Biodiv Sci ›› 2003, Vol. 11 ›› Issue (1): 78-85.DOI: 10.17520/biods.2003011

• 论文 • Previous Articles     Next Articles

Biodiversity assessment at broad scale

ZHAO Hai-Jun,JI Li-Qiang*   

  1. Institute of Zoology,Chinese Academy of Sciences,Beijing 100080
  • Received:2002-05-21 Revised:2002-11-12 Online:2003-01-20 Published:2003-01-20
  • Contact: JI Li-Qiang

Abstract: How to make a balance between reducing sampling efforts and gaining accurate information is a central problem in broad-scale biodiversity assessment. This article tries to address this question by introducing multiscale methodology. We first provide a definition of broad-scale assessment, then highlight this problem after reviewing the history of global assessments. In the third part, we summarize the methodology of assessment design from five aspects: sampling strategy, surrogate species, rapid assessment technique, indicators and remote sensing techniques. Finally, a hierarchical multiscale method is described that provides a better balance. In a typical multiscale assessment, biodiversity is characterized at a series of spatial scales, thus it is different from the traditional sampling design. Correspondingly, multiscale planning can be simply divided into two categories: one comprises sampling designs with loosely-defined scales, and the other comprises those with strictly-defined scales. The former has the advantage of synthesizing information more easily among multiple scales. In our view, the essence of this method is construction of a middle-scale, which can be realized by “top-down” and “bottom-up” approaches. The ideal method for biodiversity conservation based on this multiscale methodology is to plan in the broad-scale context, to integrate at the middle scale and to act at the local, manageable scale.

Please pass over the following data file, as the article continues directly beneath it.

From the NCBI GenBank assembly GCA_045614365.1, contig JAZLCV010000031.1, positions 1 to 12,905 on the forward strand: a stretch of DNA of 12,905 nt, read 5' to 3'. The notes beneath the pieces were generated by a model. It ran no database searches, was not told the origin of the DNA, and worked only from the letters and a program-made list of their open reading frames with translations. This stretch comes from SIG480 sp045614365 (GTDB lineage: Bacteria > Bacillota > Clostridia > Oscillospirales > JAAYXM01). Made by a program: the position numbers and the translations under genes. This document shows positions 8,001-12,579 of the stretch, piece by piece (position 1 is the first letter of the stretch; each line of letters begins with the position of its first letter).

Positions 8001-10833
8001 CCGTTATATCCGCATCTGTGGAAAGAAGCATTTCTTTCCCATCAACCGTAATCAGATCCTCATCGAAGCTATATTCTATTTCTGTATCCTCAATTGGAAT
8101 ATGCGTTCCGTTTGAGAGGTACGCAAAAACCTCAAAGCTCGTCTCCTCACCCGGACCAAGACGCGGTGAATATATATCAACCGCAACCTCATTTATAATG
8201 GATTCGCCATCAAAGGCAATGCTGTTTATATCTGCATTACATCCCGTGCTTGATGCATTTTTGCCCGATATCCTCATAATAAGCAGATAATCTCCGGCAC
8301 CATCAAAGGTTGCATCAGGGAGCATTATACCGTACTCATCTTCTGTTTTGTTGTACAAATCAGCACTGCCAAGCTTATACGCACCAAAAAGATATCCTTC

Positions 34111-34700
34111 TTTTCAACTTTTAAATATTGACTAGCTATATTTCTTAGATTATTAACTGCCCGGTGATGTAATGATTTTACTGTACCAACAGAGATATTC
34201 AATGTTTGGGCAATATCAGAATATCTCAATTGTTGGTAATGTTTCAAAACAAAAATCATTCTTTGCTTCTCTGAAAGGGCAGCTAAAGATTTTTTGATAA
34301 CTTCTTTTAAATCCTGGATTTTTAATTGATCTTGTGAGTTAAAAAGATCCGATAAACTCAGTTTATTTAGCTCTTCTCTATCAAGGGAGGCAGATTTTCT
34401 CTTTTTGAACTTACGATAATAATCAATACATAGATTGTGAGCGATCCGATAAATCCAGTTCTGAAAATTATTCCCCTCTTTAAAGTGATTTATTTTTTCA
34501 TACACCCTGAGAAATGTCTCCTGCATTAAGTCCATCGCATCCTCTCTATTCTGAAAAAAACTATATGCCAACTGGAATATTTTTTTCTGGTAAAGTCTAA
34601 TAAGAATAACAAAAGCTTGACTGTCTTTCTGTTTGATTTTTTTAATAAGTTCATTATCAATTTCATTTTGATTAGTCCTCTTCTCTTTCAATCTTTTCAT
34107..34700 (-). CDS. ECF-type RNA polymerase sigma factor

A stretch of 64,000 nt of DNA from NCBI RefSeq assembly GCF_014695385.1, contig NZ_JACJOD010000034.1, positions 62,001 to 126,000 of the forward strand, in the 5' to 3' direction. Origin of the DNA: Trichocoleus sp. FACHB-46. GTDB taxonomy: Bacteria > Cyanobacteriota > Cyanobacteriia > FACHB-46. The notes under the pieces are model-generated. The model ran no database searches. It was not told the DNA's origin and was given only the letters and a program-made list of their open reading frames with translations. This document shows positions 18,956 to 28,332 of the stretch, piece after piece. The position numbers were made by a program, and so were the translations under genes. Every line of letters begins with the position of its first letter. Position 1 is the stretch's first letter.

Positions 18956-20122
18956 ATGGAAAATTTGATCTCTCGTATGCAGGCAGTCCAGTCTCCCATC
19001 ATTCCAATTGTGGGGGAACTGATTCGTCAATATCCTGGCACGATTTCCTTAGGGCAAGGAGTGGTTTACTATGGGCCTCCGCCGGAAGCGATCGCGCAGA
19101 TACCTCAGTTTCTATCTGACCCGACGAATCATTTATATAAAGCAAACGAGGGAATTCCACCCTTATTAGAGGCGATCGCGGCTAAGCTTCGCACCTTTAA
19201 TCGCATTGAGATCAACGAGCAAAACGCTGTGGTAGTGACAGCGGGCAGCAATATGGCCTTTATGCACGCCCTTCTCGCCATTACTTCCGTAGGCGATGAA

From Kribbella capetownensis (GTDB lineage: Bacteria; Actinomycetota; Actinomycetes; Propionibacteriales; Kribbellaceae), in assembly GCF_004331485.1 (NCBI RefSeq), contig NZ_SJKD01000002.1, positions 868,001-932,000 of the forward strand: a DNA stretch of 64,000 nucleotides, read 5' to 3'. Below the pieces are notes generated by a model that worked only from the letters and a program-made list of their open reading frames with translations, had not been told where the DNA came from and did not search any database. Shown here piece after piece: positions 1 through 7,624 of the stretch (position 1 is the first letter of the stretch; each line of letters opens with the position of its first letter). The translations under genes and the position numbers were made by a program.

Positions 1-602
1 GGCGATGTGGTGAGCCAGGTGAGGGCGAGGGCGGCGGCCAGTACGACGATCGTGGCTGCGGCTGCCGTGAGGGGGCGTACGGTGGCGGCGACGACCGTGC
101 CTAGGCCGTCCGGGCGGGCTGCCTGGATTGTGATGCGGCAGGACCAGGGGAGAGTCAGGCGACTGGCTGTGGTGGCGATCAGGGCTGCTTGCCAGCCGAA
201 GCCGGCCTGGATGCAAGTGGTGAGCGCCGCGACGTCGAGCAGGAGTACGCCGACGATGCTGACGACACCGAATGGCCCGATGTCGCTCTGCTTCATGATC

Key words: China, marine biodiversity, current status, prospects